Karma Yoga. Jnana Yoga. Bhakti Yoga. Doing, Thinking, Feeling, respectively. This was the presenting paradigm or in other words, a way of thinking that I (at least) have brought home with me from the visit to Centre for Hindu Studies, Oxford University. Later, when I was asked to sum up the day’s experience, two words instantly came to mind: thought provoking. Upon reflection I recognise the inspiration behind my selected words: Shaunaka Rishi Das ji, the speaker, informed us that Oxford University teaches its students to think. Just a few hours at Oxford University and that is exactly what I was doing, thinking. All the while, my father, who was also present at the talk, was trying to convince everyone to study at Oxford.
It was suggested, through the use of this paradigm, that every decision we make must be preceded by an effort to create a balance between doing, thinking and feeling. Thus, if we focus only on the ‘doing’ part, then our actions would most likely result in undesired consequences. Take a simple example of jumping into the deep end of a swimming pool knowing you cannot swim. Shaunaka Rishi emphasised that even combining two out of the three can lead to disaster. If people begin taking actions on account of their thoughts only, whilst giving no attention to ‘feelings’, then disasters may follow. In cases where compassion or sympathy is absent, and a man allows his thoughts to dictate his actions, he will not even hesitate in taking others’ lives.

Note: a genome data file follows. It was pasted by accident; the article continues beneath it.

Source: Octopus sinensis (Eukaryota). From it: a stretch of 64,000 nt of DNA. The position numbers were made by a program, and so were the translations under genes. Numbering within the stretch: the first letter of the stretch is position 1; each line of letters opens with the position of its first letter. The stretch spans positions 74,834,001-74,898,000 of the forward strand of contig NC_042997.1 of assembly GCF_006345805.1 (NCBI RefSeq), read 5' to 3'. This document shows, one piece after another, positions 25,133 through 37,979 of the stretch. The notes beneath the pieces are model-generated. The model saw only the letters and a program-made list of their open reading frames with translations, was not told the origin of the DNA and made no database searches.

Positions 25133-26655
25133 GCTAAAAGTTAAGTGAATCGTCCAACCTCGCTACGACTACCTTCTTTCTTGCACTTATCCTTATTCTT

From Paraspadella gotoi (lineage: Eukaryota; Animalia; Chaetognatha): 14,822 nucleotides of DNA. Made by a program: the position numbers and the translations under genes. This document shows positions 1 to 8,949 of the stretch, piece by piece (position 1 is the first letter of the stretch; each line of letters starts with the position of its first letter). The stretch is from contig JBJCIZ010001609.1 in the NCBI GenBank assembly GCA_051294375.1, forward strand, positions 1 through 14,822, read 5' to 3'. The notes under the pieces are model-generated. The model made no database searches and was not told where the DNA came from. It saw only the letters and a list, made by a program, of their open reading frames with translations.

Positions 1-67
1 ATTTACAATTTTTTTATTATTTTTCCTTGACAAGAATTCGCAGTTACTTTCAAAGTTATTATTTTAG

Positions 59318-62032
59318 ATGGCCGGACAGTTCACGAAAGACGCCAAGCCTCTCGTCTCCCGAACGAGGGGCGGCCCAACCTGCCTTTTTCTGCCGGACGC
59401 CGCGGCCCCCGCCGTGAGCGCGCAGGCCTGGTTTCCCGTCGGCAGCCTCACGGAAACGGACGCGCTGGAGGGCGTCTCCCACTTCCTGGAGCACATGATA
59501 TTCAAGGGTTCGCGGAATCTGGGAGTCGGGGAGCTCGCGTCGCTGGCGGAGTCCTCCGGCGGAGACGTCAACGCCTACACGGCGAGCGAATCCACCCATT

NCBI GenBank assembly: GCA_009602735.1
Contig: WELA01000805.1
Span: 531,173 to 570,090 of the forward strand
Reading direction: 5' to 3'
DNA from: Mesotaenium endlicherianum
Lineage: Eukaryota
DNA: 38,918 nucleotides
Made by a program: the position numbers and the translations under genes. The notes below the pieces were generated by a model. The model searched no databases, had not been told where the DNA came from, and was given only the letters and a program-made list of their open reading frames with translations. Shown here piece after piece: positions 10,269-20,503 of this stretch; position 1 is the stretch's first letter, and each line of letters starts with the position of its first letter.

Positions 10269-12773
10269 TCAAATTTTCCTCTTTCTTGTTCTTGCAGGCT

Many of us however make most, if not all, of our decisions based primarily on our feelings. The number of times I have decided on buying a new pair of shoes because they make me feel good about myself is endless. Or rather, people tend to get married not because they think it would be a good opportunity to get onto the property ladder, but because they feel something for each other (usually termed love and/or commitment). Why then are so many of the decisions we make influenced by the feelings part? Shaunaka Rishi das drew attention to kama or desire. He informed that our desire for happiness serves as the driving force for all our actions. We work hard to achieve things we believe will bring us immediate happiness. We are always looking for ways to be happy, be this through a new pair of shoes or marriage.
So, will an awareness of the concept introduced above be sufficient in changing the way we do things? I have been wondering if my decisions are predominantly influenced by desire, or do I think too much about things? But ultimately, I got thinking during the session and am still thinking today.
We then moved on to an even more interesting question and answer session. When asked about how to achieve non-attachment, we were told, that we should in fact aim for becoming attached to the right things rather than total detachment or non-attachment. This is because essentially it is impossible for humans not to be attached. Therefore rather than being attached to material goods for example, we could attach ourselves to God, to Sewa (service to others) and love. Another question addressed to Shaunaka Rishi was how we can teach children good values, and he said that the best way to help children learn anything is by teaching them how to think (and not what to think). It will also be helpful, he suggested, reading the Ramayana and Mahabharata to them.
Again, it seems to be all about thinking or rather, knowing how to think. Back to square one? For some of us, it may take a few more visits to the Oxford Centre for Hindu Studies to really get our heads around it. Our thanks to the committee of Nepalese Hindu Forum UK who organised this visit for us.